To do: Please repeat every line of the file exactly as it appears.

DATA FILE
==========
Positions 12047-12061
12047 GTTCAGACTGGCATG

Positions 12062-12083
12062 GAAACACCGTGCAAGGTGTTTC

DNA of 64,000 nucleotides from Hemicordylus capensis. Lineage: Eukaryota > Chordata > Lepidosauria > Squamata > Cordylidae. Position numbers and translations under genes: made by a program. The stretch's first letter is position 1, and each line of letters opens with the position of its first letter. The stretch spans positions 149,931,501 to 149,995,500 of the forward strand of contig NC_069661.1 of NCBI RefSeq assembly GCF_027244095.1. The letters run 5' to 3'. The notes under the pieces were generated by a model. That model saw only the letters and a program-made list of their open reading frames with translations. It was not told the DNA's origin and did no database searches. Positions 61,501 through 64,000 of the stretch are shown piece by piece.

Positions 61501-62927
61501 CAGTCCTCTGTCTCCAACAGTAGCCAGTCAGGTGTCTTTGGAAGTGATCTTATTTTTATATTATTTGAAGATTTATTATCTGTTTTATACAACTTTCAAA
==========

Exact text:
Positions 12047-12061
12047 GTTCAGACTGGCATG

Positions 12062-12083
12062 GAAACACCGTGCAAGGTGTTTC

DNA of 64,000 nucleotides from Hemicordylus capensis. Lineage: Eukaryota > Chordata > Lepidosauria > Squamata > Cordylidae. Position numbers and translations under genes: made by a program. The stretch's first letter is position 1, and each line of letters opens with the position of its first letter. The stretch spans positions 149,931,501 to 149,995,500 of the forward strand of contig NC_069661.1 of NCBI RefSeq assembly GCF_027244095.1. The letters run 5' to 3'. The notes under the pieces were generated by a model. That model saw only the letters and a program-made list of their open reading frames with translations. It was not told the DNA's origin and did no database searches. Positions 61,501 through 64,000 of the stretch are shown piece by piece.

Positions 61501-62927
61501 CAGTCCTCTGTCTCCAACAGTAGCCAGTCAGGTGTCTTTGGAAGTGATCTTATTTTTATATTATTTGAAGATTTATTATCTGTTTTATACAACTTTCAAA